Industrial Sickness and The Index of Industrial Production 

Here we are with another engaging content for all eager for knowledge out there. In today’s article, we will learn about two essential cases starting with industrial sickness and then moving forward to the index of industrial production. Interesting, isn’t it? If you are someone who is aspiring to crack any government examination or just want to be an intellectual, then this article is must-read. We will deal with various aspects related to the topic. So, make sure that you read till the end to not miss out on any piece of information crucial to the topic. Now, without any further ado let’s read.

What Is Industrial Sickness?

  • The state of constant inequality in the debt-equity ratio and misshaping in the financial situation of an industry can be described as Industrial Sickness
  • A sick industry is unable to sustain itself through the procedure of internal resources and is compelled to rely on exter­nal sources for budget for their long-term survival.
  • As per the standards accepted by the Reserve Bank of India (RBI), a sick unit has declared cash defeat for the year of its function and in the determination of the financing, the bank is likely to incur cash defeat for the current year as also in the subsequent year.
  • The government of India defined industrial sickness for the first time under the special provisions in the Sick Industrial Companies Act, 1985. However, it has been redefined under the second amendment in the Companies Act, 2002.
  • According to the 1985 Act, a medium or large industry can be described as sick if it was registered for at least 7 years. Later was lowered to 5 years in the Companies Act, 2002. Further, if it incurred cash defeats in the current year and the preceding year or if its entire net worth has deteriorated.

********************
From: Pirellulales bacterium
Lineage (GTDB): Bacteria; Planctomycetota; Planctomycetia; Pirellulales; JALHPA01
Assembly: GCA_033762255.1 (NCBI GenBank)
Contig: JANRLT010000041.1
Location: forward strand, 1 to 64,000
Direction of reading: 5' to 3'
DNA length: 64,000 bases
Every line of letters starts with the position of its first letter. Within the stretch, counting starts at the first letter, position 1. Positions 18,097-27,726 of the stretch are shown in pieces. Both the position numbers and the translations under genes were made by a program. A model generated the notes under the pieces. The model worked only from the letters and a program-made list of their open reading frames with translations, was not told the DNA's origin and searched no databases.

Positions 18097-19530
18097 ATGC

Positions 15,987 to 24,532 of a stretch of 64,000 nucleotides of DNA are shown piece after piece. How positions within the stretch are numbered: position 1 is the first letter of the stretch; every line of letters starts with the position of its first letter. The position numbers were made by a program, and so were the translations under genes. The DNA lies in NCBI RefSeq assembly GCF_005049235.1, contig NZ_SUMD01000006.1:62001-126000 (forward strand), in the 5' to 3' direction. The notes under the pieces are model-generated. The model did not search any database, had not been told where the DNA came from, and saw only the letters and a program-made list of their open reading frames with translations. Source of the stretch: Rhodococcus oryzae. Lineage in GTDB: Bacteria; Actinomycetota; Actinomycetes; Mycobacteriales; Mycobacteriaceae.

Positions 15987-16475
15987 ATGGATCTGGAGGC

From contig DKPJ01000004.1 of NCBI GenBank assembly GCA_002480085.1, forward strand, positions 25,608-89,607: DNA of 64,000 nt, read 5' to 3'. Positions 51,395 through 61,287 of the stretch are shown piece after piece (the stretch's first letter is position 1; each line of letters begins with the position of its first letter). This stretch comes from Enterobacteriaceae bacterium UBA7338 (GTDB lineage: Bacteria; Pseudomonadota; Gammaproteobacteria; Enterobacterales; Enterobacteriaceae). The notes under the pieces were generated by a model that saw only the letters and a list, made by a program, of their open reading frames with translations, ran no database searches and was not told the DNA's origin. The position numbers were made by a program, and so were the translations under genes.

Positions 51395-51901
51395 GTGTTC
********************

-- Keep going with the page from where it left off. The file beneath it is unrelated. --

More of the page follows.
• The reason for industrial sickness can be either an internal or an external cause. 
  • Issues like monetary limitation, flaws at the beginning of planning and building, labor and leadership issues, and inadequate, ineffective, and age-old machinery can be termed as internal issues.
  • Further, changes in government policies, an inconsistent supply of inputs, uncertainty on the part of the Government, increased competition, etc can be termed as external causes.
  • As a remedy, the government provides liberal policies, financial assistance, exemption from taxes, etc.

What Is The Index Of Industrial Production (IIP)?

  • The Index of Industrial Production (IIP) is an index that shows the performance of different industrial sectors of the Indian economy.
  • According to the Central Statistical Organisation (CSO), IIP is a combined indicator that estimates the short-term disparities in the magnitude of production of a basket of industrial products during a given time concerning that in a chosen base time.
  • The industry groups that it counts are organized under broad sectors like manufacturing, mining, electricity, and use-based industries like basic goods, capital goods, intermediate goods, infrastructure goods, consumer durables, and consumer non-durables.
  • However, the eight core industries like electricity, steel, refinery products, crude oil, coal, cement, natural gas, and fertilizers represent about 40% of the weight of commodities that are incorporated in the IIP.
  • The government agencies and departments use the index for policymaking. It is used for estimating the Gross Value Added to the manufacturing sector quarterly.
  • This index is the only measure of the physical volume of production. Further, it is extremely useful for the projection of advanced GDP estimates.
  • The IIP is summed and issued by CSO every month. Recently, The Index of Industrial Production (IIP), caught an increase of 1 percent in December 2020.

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